After you have conducted your keyword research you will most likely have a plethora of phrases and words that you could use. Although this may be overwhelming, thankfully the aspect more important than keywords is topics.

It would be a waste of your resources to build a page around every keyword you discovered. Instead you need to categorise the keywords into topics. A useful starting point is to use the existing content on your site. Although they may not be categorised there are likely pre-existing topics that have emerged from your content. If you feel those topics are relevant you can utilise them as your starting point.

However throughout your research you should be able to determine topics and themes through your keywords. From that list you should figure out which of those are the most appropriate. In all likelihood these topics will have been derived from paid search ad groups and content clusters on your focus sites.

  • Ensuring Topics are Relevant & Aligned

Now that you have categorised your keywords into themes and topics, you can now begin validating these keywords to ensure they are the correct terms.

It is important your keywords are not overly generalised and broad. For example if your business is women’s clothing, you should not focus on keywords as vague as “clothes”.  Whilst your business does sell clothes, your business will be more specified than this and such a broad term includes certain items and markets of clothing that is not relevant to your product offering. Such a keyword focus would be a waste of your SEO and paid search efforts.

You should ensure that your keywords include only products, services and target markets that your business offers and targets. You want to ensure no one receiving your content is irrelevant to your business or is mislead by your information and targeting.

  • SERP Review

The final filter to use for ensuring optimised keywords is reviewing SERPs (Search Engine Result Pages). To do this you should search up some of your best keywords and topics, and take note of the following:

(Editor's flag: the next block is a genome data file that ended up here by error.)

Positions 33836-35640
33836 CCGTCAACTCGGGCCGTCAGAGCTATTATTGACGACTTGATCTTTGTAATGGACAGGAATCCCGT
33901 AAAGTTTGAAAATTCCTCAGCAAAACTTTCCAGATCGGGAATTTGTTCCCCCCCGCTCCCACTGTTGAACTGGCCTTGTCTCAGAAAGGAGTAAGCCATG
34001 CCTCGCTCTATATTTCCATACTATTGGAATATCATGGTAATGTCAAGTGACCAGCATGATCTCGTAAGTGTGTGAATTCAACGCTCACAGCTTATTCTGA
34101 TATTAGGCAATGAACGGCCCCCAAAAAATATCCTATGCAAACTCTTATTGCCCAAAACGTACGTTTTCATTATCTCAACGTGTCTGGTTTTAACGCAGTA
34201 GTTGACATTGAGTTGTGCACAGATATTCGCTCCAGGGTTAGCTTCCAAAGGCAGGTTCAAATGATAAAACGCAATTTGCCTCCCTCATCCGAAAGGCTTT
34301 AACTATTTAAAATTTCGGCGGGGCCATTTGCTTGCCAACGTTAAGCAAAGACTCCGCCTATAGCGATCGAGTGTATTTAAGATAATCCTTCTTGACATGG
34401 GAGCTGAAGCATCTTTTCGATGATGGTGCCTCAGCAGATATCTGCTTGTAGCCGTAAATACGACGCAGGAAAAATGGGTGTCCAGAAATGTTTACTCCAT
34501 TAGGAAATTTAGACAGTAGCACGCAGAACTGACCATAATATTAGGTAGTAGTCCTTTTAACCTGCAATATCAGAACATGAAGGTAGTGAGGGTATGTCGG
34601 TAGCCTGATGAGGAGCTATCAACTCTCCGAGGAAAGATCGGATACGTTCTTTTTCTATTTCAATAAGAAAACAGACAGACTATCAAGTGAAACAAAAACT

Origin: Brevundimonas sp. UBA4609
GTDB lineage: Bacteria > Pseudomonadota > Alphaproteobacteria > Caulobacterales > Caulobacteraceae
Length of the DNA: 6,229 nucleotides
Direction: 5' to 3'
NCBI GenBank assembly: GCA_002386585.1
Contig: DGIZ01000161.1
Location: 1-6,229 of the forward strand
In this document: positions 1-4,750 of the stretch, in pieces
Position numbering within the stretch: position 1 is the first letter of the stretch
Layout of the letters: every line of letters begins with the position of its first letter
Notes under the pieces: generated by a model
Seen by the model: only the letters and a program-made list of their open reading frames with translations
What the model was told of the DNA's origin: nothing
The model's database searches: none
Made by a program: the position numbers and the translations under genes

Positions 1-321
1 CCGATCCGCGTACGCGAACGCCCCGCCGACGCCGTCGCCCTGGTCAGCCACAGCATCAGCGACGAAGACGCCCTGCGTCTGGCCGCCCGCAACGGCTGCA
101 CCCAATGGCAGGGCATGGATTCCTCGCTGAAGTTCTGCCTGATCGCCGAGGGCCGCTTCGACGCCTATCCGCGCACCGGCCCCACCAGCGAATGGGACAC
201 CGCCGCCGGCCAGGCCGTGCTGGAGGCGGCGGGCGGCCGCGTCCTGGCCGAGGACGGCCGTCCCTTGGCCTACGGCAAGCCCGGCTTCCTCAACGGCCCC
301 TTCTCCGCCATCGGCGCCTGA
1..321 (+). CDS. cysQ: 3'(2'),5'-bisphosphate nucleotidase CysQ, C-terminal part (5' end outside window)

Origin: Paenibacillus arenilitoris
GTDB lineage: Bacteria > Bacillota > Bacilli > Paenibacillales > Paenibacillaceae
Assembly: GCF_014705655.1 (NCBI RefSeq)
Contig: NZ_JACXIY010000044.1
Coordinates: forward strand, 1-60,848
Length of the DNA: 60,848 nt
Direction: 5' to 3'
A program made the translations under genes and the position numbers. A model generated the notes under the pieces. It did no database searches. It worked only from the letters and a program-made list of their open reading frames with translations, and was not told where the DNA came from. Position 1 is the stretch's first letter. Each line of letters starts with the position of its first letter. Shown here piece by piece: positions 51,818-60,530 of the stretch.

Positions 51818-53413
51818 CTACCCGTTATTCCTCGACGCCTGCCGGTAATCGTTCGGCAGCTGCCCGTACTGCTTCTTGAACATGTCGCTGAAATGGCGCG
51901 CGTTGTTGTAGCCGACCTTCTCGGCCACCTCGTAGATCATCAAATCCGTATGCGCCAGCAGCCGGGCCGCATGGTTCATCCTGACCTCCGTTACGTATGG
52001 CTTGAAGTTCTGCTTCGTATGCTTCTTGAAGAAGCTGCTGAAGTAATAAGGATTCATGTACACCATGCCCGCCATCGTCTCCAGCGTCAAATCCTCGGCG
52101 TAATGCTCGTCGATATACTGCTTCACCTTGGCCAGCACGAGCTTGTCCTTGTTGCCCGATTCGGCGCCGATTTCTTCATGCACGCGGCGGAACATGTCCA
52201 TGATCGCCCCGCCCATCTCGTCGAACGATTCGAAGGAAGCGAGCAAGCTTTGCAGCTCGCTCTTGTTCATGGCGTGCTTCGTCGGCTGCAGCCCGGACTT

• What results appear?
  • Where do your competitors appear?
  • Where are the paid and organic listings?
  • How heavy and relevant is the traffic?

After compiling the results you should conduct another review. If the results weren’t what you were expecting, then you may have to adjust or rethink your strategy and the importance of your top keywords.

This is especially important for your organic search results. If the competition is strong, especially if competing with paid search results then your site can be pushed below the top results.

  • Monitor your Performance

The most important data you will need however only comes after your SEO and paid search plans are implemented. Generally there are some keywords and topics that will perform better than others. Once you have acquired the data you need you can begin prioritising certain topics and keywords. Alternatively you can determine other areas of your business to optimise.

Aspects to monitor in performance are:

  • Keywords generating high impressions but low clicks
  • Keywords that don’t rank when implemented organically
  • Keywords with high traffic but low conversions

If there are any keywords matching the above it is recommended to delve further into analytics for aspects such as, UX issues or conversion rate optimisations. Another recommended tactic is to look at SERPs again.

Conclusion

Finding the “right” or “best” keyword can be subjective and dependent on the business. A starting point for this is deciding which keywords will be organic and which will be paid search. It is imperative however to have a systematic methodology to your research before choosing and optimising keywords.

Once you have established your goals, topics and validated your chosen keywords, the optimisation process begins to become clearer. Although you must ensure that you are continually monitoring and analysing your keywords to ensure quality.

Need help maximising your keyword targeting? Call us at Media Lion for a free strategy session.